The Tapecart is a relatively new piece of hardware that was devised for the Commodore 64 by Unseen and enthusi and introduced in late 2016. The general idea is quite compelling: The small module features 2 MB of serial flash memory and plugs into the cassette port of the Commodore. By just entering
LOAD or the “Shift+Run/Stop” shortcut, a small bootstrap program is run that will then very quickly load up to 64 KB from the Tapecart into the C64 for execution. No cable and no external power supply is required and important other ports remain unused. This is probably as close to a “thumb drive” for the old hardware as it gets.
Both the software and the hardware of the Tapecart are available under an open source license. The hardware is very cost optimized and can be built for only a few € or $.
Currently, there are two versions of the Tapecart hardware. One is designed to be small, using SMD components and a somewhat exotic SAM D09 controller. The other is called the “DIY” version: it uses the ATtiny44 controller and it can be built using through-hole components only.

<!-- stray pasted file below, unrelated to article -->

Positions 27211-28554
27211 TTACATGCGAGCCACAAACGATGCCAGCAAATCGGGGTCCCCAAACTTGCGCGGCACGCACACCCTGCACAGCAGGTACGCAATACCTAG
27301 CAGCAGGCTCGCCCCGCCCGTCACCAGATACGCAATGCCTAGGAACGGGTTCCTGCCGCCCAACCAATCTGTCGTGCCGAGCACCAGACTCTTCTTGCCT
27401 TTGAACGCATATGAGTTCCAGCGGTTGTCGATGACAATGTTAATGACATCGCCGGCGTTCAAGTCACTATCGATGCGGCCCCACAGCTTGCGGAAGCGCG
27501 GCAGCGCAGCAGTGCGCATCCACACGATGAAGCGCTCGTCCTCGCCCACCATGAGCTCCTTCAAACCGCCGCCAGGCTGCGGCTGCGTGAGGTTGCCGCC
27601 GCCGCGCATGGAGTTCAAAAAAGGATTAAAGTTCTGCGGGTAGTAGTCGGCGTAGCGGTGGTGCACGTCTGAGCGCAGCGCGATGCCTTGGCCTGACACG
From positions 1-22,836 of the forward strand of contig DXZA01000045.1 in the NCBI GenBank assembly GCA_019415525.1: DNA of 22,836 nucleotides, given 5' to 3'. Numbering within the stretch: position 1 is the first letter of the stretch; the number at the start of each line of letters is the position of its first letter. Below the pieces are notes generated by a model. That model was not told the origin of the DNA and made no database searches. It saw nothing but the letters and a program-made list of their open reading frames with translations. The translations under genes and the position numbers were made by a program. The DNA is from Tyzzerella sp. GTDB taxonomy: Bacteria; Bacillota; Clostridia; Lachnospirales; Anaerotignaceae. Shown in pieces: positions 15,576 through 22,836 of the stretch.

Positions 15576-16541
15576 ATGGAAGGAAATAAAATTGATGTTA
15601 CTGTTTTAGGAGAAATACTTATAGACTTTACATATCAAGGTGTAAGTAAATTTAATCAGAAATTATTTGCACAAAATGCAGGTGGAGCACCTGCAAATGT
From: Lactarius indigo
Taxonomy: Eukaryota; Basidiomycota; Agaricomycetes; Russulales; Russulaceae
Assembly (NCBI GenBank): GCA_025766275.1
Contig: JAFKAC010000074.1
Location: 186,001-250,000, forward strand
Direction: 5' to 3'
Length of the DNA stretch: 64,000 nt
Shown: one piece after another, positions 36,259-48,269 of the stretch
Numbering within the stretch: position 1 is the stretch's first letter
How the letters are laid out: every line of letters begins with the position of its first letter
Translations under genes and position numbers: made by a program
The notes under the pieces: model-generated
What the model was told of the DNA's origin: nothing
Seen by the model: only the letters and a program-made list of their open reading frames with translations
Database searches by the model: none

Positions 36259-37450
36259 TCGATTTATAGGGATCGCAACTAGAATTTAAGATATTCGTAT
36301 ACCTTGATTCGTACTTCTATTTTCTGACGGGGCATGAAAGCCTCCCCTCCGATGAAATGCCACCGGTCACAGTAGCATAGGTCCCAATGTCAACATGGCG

As the ATtiny is much easier to come by, I decided to go for the DIY version first although I would otherwise prefer the more compact SMD variant. To optimize PCB costs I created a panelized Gerber file intended for v-cutting, so I ended up getting 30 PCBs for a total of about $12 including shipping. Most of the other parts I ordered from China too, the board edge connector being the single most expensive component. I would estimate that I ended up with a total cost of around $4 for one of the Tapecart modules.
When the module is assembled and the firmware for the ATtiny is flashed, the Tapecart needs to be filled with content. This is currently done using the C64 itself. The Tapecart Flashtool allows writing ready-made images or single PRG files to the module. These files need to be accessed by the C64 of course, e.g. via a SD2IEC device.
Not only is the entire project open source, but it is also well documented. This allows others to adapt the Tapecart to their needs. Using a tool called Tapecart-Browser, multiple PRG files can be combined into a single image and then run from the module using a menu.
One issue I’m having with the Tapecart is the fact that it takes a very long time for the content to be written to the module by the C64. Even with JiffyDOS support, filling the entire 2MB of flash memory takes close to 1.5 hours. That is about to be resolved by a new tool called the TapecartFlasher, though. For this to work, the Tapecart is wired to a PC using an Arduino device. I will probably visit this option in a later post.